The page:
Wednesday, November 30, 2011

Run & Race

I just picked up this month's Run & Race mainly for the narcissistic reason that they have included a photo of me from the training camp I went on in Morocco recently:

There were a couple of genuinely interesting articles on running shoes. Now, when people ask me for recommendations for running shoes, I often start off by saying that there are basically two paths that you can take. The easy one is to have your gait analyzed and be recommended shoes and possibly even orthotics based on whether you are a pronator or supinator. The harder path, and the one that very few people I know have chosen, is to retrain your gait and go for minimalist or "barefoot" running shoes, relying on your own natural cushioning from the arch of your foot, the pronation of the foot and the elasticity of the Achilles tendon. These two paths are pretty much orthogonal to each other so you can't really try one of them out before deciding which to follow. If you choose "minimal" then you have to make a big commitment to reconditioning your muscles, tendons, ligaments and bones to a completely different set of stresses and strains. This means building running up again from scratch, something that few people are prepared to do and that others do not have the patience to stick to. And there is nothing wrong with that. You can perfectly well go down the path of orthotics and motion control shoes with lots of cushioning but you should be aware that you are creating a dependency, rather like someone who needs to take sleeping pills to sleep at night.

 I mention all this because there were two articles back-to-back that appeared to be saying completely the opposite of each other. On closer reading, they both made a lot of sense only that one was for those traveling along the path of motion control shoes and the other was for those traveling along the path of minimalist shoes.

"The truth about running shoes"
The first article was actually written by the guy who recommended I should run with orthotics and who had some custom ones made for me to run in. With these orthotics I could then choose "neutral" running shoes because the orthotics would correct my tendency to overpronate. With hindsight I can see that this was just a patch to correct the fact that I was running with poor technique, with shoes that encouraged me to heel strike (and therefore overpronate) and with weakness in the supporting muscles of my feet and lower legs. On the other hand, just like taking a pill, it worked. The pain I was getting in my ITB (isquiotibial band) immediately subsided and it was only months later that knee pain forced me to choose the other path. Apart from the ostentatious title "The truth about running shoes", I can appreciate that what he says applies to the majority of runners who are not prepared to go down the same path as I did.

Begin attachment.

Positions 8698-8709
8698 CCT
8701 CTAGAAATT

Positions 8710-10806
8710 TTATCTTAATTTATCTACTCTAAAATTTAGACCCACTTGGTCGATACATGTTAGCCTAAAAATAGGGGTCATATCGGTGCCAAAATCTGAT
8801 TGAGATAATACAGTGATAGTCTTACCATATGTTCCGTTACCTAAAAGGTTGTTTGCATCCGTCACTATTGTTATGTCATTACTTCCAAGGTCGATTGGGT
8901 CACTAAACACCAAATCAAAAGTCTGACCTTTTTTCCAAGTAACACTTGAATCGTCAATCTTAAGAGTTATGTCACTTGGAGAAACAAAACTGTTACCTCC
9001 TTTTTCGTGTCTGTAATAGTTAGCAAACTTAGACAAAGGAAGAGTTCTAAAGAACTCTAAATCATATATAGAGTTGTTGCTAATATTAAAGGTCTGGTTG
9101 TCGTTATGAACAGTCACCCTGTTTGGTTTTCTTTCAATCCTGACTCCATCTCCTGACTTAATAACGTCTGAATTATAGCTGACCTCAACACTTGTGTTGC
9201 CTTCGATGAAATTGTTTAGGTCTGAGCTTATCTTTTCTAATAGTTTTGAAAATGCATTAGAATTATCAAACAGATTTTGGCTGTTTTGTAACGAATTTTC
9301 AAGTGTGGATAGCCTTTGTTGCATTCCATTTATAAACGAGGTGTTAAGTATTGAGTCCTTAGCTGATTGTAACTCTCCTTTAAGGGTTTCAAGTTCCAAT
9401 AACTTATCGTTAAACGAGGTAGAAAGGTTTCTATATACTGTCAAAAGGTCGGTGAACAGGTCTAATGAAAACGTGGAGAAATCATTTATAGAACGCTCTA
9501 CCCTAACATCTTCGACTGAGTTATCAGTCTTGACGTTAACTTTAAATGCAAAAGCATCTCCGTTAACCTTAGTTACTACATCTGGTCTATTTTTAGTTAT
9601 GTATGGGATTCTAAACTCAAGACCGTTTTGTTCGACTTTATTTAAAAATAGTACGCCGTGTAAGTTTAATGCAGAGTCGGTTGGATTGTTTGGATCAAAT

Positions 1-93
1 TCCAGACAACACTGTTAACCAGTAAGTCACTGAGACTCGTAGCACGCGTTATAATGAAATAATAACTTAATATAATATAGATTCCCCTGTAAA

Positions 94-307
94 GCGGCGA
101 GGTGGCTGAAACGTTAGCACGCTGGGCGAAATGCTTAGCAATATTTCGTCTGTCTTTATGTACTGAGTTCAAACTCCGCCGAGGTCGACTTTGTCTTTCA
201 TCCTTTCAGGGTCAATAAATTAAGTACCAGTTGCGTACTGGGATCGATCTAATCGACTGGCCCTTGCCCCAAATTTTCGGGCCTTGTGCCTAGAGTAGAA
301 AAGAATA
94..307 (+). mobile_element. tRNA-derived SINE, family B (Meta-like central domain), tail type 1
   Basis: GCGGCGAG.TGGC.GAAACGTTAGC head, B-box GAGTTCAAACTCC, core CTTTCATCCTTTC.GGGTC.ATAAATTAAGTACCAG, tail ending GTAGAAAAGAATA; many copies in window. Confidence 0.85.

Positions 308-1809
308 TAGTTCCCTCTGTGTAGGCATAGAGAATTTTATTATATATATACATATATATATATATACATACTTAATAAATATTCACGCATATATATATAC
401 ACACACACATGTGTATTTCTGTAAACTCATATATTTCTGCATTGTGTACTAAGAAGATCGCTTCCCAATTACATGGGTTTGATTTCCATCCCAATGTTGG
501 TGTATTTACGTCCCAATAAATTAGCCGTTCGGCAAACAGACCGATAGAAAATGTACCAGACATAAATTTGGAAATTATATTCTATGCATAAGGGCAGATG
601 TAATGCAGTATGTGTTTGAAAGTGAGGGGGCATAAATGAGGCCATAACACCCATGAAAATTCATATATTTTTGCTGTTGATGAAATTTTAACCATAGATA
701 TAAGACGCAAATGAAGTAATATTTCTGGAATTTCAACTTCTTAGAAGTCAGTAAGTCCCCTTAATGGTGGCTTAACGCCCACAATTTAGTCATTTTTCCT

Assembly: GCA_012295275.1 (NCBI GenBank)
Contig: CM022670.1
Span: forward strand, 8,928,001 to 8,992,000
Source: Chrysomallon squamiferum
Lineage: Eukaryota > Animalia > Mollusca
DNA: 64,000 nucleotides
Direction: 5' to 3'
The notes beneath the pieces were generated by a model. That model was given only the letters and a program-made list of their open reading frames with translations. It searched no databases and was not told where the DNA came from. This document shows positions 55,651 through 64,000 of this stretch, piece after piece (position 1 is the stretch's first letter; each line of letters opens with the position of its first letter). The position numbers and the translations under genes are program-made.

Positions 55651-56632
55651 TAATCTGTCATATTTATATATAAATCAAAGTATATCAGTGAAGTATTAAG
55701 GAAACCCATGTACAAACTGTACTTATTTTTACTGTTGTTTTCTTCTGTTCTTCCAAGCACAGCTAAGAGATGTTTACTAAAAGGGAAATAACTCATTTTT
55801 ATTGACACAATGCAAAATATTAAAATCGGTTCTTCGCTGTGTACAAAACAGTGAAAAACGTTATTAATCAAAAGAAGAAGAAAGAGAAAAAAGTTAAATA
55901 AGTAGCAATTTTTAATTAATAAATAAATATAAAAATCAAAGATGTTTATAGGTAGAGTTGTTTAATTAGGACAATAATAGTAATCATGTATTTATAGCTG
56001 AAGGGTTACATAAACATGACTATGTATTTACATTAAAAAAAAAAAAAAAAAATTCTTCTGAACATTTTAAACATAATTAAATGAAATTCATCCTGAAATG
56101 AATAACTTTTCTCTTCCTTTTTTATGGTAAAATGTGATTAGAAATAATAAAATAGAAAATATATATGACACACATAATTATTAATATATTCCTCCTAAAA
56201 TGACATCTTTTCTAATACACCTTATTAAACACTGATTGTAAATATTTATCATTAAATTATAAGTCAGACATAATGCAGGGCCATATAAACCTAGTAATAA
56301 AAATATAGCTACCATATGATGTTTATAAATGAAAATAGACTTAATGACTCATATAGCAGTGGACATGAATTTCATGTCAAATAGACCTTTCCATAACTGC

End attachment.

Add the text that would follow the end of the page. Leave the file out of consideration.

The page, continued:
"Minimalist shoes - are we ready?"
I was excited to see an article in a running magazine about minimalist shoes that was not an attempt to pass off lightweight racing flats from major brands off as such (unlike the review sections in Runner's World, for example). It's a shame that it has taken two years since I first came across them for it to appear - one would expect the running magazines to be ahead of the curve - but it doesn't take to much imagination to understand why this might be. I wasn't too surprised to see that the author of the article was actually Jonathan, my trainer. In the first paragraph he mentions the impact that the book "Born to Run" (only recently translated into Spanish) has had. In fact, I was the one that gave him that book a couple of years ago! As I would expect from Jonathan, it's a very well balanced article that avoids the evangelical side typical of those of us who have chosen the path of minimalist shoes and instead emphasizes the point that the adaptation to the different style of running that this entails can take a long time. I remember him saying to me in Berlin where he was running the Marathon and I was not (due to my foot being in an airboot for precisely not allowing time for adaptation) something that he also closed the article with, that "perhaps 37 years of wearing shoes can undo millions of years of evolution". In other words, it may be that our feet are amazing works of engineering that have evolved to allow us to run for hundreds of kilometers unshod but that doesn't mean that we can ignore the adaptations our bodies have made in the short space of our lifetime to wearing shoes.

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